New State Rep in 10th District; family ties are controversial
September 6, 2019

Jawaharial “Omar” Williams.

By Jake Ekdahl

When Democratic committeemen filled the vacancy created by former 10th District State Representative Melissa Conyears-Ervin’s election to City of Chicago treasurer, they chose Jawaharial “Omar” Williams, son of 27th Ward Alderman Walter Burnett, who sits on the committee and controls the largest share of the committeemen’s votes.

Williams, age 44, worked as a laborer in the City’s Department of Water Management.

Other candidates for the job were WVON radio morning show host Maze Jackson, aides to Illinois Secretary of State Jesse White Chavonee Carter and Dwight Lee, U.S. Representative Danny Davis aide Gerard Moorer, former State Representative Eddie Winters, and former public official Eddie Rasul.

Conyears-Ervin resigned her former post May 1, saying she would leave the decision of her successor to the committee. 

Williams has a bachelor’s degree in Criminal Justice from Northeastern Illinois University and is a past president of Young Democrats of Illinois.

“I have no doubt it’s a case of nepotism, which is not uncommon in Chicago,” said University of Illinois at Chicago Political Science Professor Dick Simpson. 

Alderman Jason Ervin (28th Ward), who is also Conyears-Ervin’s husband, pushed for 72-year-old Rasul, who pledged he would not run for reelection. 

“Who does placeholder candidates?” Burnett said. “No one does that. That, to me, doesn’t sound right.”

Burnett said he preferred a candidate “start with their foot in, so it will be easier for them to run [for reelection] when they have to run.”

Burnett cited Williams’s familiarity with politics as valuable experience for the job. “He grew up around politics and around politicians,” Burnett said. “He has an idea of how we take care of folks, how we conduct ourselves. When he went to Springfield he was right in the mix. He was right in on negotiations on the budget, and it was easy for him because it’s easy for him to be able to articulate his ideas, his concerns, his agreements, and disagreements.”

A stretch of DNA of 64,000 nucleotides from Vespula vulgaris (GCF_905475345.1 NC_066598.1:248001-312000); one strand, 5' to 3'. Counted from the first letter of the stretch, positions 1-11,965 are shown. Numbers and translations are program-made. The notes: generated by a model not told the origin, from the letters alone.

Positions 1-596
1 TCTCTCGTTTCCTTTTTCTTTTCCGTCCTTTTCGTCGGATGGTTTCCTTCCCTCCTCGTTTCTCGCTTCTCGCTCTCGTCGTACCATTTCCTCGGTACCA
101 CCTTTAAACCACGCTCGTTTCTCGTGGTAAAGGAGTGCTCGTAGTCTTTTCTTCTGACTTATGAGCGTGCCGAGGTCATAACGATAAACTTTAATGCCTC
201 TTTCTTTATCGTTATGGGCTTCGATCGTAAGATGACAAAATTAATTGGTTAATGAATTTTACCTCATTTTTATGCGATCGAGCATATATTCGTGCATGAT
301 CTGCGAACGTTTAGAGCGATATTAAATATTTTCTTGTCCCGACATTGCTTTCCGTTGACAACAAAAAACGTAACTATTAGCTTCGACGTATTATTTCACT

Voting among committee members was weighted by 2018 general election turnout. Burnett held the greatest share with 28.94%, followed by Ervin at 17.94% and Waguespack at 17.59%. The committee’s other seven members split the remaining 35.83% of the vote.

The winner needed only a simple majority of votes to become Conyears-Ervin’s successor. 

Ervin and Burnett both backed Conyears-Ervin in her bid for treasurer.

Scott Waguespack, 32nd Ward Alderman, also objected to Williams’ candidacy. Waguespack evoked the case of Derrick Smith, a former District 10 State Representative, as an example of a pick for the job gone wrong.

A jury sentenced Smith in 2015 to five months in prison for one charge of bribery and one charge of extortion after an FBI sting showed he took a $7,000 bribe.

“There was a vacancy for the state rep seat,” Burnett said. “Derrick Smith worked as a state representative, did a good job as a state Representative, but he did something corrupt. He took money from somebody. He should have known better.”

On Waguespack’s attempt to draw parallels between Smith and Williams, Burnett said. “I don’t know what he’s trying to say.” 

Burnett remains confident in the new state representative for District 10.

“He’s a good kid, he’s a good father,” Burnett said. “I think he’s going to do a great job.” 

Despite repeated attempts, Williams could not be reached for comment. To contact Williams’s office, call (312) 265-1019.